BRIAN FRANCIS SLATTERY is the author of Spaceman Blues, Liberation, Lost Everything, and The Family Hightower. Lost Everything won the Philip K. Dick Award in 2012. He’s the arts and culture editor for the New Haven Independent, an editor for the New Haven Review, and a freelance editor for a few not-so-secret public policy think tanks. He also plays music constantly with a few different groups in a bunch of different genres. He has settled with his family just outside of New Haven and admits that elevation above sea level was one of the factors he took into account. For one week out of every year, he enjoys living completely without electricity. Bookburners, which he wrote with Max Gladstone, Margaret Dunlap, and Mur Lafferty, is available from Saga Press in January.
An Excerpt from Bookburners Episode 1: Badge, Book, and Candle
He set his hand on the book’s cover. Sal hadn’t noticed before how the leather was discolored: most of it matched Perry’s skin, but a crimson bloom spread beneath his fingers. She heard a sound she couldn’t name: a footfall, maybe, or a whisper, very soft. Goose bumps chased goose bumps up her arms.
“Perry, who are the Bookburners? Do you think someone’s following you?”
“I thought you didn’t want to know.”
She leaned over the couch, over his shoulder, and checked through the blinds. Street still bare. Red Toyota pickup. Honda Civic. Garbage. E-Z Carpet Cleaner van.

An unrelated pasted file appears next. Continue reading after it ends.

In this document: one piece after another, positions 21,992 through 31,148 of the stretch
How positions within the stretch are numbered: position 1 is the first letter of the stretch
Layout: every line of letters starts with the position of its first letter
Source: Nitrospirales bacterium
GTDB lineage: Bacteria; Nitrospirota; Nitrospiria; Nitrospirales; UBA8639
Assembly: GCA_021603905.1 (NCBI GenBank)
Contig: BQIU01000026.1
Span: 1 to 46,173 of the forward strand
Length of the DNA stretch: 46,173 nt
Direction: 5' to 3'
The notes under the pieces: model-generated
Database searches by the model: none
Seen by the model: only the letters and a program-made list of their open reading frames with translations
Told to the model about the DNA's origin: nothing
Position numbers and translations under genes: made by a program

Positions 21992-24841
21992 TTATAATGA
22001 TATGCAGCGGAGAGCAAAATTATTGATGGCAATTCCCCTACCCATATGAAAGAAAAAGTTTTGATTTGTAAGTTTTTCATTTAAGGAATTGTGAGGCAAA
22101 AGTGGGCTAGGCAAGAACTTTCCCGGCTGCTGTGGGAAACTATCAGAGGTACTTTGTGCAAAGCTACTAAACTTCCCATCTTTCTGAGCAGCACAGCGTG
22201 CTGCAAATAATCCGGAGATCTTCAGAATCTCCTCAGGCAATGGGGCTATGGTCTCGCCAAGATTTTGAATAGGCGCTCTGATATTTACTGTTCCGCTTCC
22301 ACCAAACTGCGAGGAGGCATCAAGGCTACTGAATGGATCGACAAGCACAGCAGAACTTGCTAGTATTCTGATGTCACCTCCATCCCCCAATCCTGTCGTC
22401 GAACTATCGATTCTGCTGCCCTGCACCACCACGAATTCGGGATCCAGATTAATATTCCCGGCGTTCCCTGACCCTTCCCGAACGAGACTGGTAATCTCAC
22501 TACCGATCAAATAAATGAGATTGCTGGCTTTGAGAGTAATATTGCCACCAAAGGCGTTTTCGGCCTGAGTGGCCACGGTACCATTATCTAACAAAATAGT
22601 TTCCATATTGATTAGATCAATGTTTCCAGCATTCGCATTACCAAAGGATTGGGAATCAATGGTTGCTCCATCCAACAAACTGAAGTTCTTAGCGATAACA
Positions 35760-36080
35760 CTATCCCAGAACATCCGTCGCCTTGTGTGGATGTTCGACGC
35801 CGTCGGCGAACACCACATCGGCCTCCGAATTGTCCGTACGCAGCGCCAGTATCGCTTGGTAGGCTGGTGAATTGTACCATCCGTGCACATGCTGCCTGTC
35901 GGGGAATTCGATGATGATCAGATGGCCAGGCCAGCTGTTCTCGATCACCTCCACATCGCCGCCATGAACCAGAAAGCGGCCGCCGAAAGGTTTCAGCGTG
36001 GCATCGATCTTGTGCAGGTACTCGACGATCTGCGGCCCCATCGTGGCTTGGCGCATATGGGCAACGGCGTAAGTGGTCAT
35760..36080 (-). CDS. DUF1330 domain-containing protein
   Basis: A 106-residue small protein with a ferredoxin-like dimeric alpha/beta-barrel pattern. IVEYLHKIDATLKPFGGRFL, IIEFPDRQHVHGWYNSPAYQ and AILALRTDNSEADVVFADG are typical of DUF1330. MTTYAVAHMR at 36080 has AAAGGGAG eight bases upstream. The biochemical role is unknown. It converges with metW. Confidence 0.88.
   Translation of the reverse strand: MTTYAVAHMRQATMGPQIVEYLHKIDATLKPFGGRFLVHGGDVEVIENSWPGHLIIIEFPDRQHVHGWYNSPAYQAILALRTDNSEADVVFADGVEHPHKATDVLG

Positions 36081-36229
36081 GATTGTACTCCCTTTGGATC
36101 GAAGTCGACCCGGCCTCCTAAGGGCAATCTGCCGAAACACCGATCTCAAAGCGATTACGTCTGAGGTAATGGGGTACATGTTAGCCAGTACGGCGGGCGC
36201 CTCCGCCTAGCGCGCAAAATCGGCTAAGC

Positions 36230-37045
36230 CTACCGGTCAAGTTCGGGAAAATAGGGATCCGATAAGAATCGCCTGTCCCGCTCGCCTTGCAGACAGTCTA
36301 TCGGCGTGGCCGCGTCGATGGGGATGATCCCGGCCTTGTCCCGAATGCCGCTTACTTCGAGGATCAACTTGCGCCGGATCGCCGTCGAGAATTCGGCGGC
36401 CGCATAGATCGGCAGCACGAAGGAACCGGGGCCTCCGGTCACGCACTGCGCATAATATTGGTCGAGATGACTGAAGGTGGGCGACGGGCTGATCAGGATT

“Please, Sal. They would have nabbed me on the way. They did not. Ergo, I wasn’t followed.”
“What the hell is going on?”
Someone knocked on her door.
“Shit,” Perry said.
“Jesus Christ, Perry.” She grabbed her phone off the living room table. “Who is that?”
“Mister Brooks?” The man on the other side of the door was unquestionably not Aiden—too old, too sure, too calm. An accent Sal couldn’t place twined through his words. “Mister Brooks, we’re not here to hurt you. We want to talk.”
“Shit,” Perry repeated, for emphasis.
Sal ran to her bedroom and returned with her gun. “Who are you?”
“I’m looking for Mister Brooks. I know he’s in there.”
“If he is, I doubt he’d want to see you.”
“I must talk with him.”
“Sir, I’m a police officer, and I’m armed. Please step away from the door.”
“Has he opened the book?”
“What?” She looked into the living room. Perry was standing now, holding the book, fingers clenched around the cover like she’d seen men at bay clutch the handles of knives. “Sir, please leave. I’m calling 9-1-1 now.” She pressed the autodial. The line clicked.
“Stop him from opening the book,” the man said. “Please. If he means anything to you, stop him.”
“Hello. This is Detective Sally Brooks,” and she rattled off her badge number and address. “I have a man outside my apartment who is refusing to leave—”
Something heavy struck the door. Doorjamb timbers splintered. Sally stumbled back, dropped the phone, both hands on the pistol. She took aim.
The door burst free of the jamb and struck the wall. A human wind blew through.
Later, Sal remembered slivers: a stinging blow to her wrist, her gun knocked back against the wall. A woman’s face—Chinese, she thought. Bob haircut. Her knee slammed into Sal’s solar plexus and she fell, gasping, to the splinter-strewn carpet. The woman turned, in slow-motion almost, to the living room where Perry stood.
He held the open book.
His eyes wept tears of blood, and his smile bared sharp teeth.
He spoke a word that was too big for her mind. She heard the woman roar, and glass break. Then darkness closed around her like a mouth.
© 2017 Max Gladstone, with permission from Saga Press